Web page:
This Week in New York Insider's Guide to Arts & Culture in New York City Since 2001



A monster is on the loose in the big city in CLOVERFIELD

Nitehawk Cinema
136 Metropolitan Ave. between Berry St. & Wythe Ave.
Friday, March 17, and Saturday, March 18, 12:20 am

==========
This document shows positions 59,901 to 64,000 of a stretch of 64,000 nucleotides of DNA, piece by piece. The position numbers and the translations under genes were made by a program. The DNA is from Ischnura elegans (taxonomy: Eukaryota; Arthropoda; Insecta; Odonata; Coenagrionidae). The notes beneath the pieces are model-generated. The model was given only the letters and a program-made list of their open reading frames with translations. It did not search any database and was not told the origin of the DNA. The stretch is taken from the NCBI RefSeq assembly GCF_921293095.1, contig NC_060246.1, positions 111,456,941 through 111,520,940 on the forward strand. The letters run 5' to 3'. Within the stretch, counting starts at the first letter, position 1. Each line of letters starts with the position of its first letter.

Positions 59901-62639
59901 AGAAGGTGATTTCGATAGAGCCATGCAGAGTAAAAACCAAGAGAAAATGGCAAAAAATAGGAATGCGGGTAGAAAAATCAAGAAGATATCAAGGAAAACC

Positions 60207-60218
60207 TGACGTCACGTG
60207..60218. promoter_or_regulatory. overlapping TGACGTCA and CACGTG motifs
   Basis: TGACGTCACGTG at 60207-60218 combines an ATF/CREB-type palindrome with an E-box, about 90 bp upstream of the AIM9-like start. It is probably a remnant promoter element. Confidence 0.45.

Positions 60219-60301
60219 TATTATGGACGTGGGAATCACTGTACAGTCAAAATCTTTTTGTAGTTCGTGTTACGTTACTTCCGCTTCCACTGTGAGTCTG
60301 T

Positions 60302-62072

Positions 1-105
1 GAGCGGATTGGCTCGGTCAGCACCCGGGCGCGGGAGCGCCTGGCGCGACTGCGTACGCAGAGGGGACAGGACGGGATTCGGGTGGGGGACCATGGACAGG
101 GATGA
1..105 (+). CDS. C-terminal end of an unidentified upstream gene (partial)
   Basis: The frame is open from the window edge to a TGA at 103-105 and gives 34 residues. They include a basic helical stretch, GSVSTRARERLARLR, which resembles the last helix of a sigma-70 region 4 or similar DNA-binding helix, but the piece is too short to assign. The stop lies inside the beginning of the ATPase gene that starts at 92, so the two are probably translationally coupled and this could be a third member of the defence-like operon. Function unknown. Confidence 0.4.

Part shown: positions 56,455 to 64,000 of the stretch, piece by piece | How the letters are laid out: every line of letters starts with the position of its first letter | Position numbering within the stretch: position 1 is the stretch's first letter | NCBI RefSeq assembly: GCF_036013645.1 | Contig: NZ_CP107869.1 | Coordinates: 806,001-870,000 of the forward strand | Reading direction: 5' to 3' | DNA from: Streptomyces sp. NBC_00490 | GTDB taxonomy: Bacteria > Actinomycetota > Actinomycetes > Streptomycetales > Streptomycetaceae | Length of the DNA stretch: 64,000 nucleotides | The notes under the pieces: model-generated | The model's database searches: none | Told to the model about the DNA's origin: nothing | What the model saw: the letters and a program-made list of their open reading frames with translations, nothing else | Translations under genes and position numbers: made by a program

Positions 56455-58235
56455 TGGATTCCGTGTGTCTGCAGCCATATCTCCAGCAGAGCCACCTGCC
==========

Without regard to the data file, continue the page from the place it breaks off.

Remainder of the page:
A surprise going-away party turns into a nightmare in Matt Reeves’s highly anticipated Cloverfield. Michael Stahl-David stars as Rob, a young man who has accepted a promotion that will send him to Japan. Although he is in love with his best friend, Beth (Odette Yustman), he is unable to tell her. But everything changes when the ground starts to shake, buildings begin to collapse, and people are on the run, attempting to escape from an enormous monster on the loose in post-9/11 Manhattan. And when Rob discovers that Beth, who had left the party early, might still be alive, he decides to risk his life and head uptown to save her. He is joined on the dangerous journey by his brother, Jason (Mike Vogel); Jason’s girlfriend, Lily (Jessica Lucas); Lily’s friend Marlena (Lizzy Caplan); and Hud (T. J. Miller), who serves as the comic relief. The entire film is seen through the lens of a video camera that Hud was entrusted with at the party, giving the film the feel of The Blair Witch Project, mixed with such Gotham horror stories as King Kong, The Day After Tomorrow, and the ridiculous 1998 Godzilla remake. Cloverfield, which has an ever-widening back story growing online (similar to that of Lost, which is also the creation of J. J. Abrams), doesn’t try to be anything more than it is — a monster movie set in New York City. The creature is kept hidden for most of the film, which doesn’t make any grand statements about science, humanity, or, really, anything except true love — and brutal death. And yes, there is a secret message hidden in the brief sound clip at the end of the credits. Cloverfield, which was followed by the conceptual sequel 10 Cloverfield Lane, is screening on March 17 and 18 in the Nitehawk Cinema “Midnite Screenings” and “Large and in Charge” series; the latter continues weekends in March with Pacific Rim and the 1958 and 1988 versions of The Blob.

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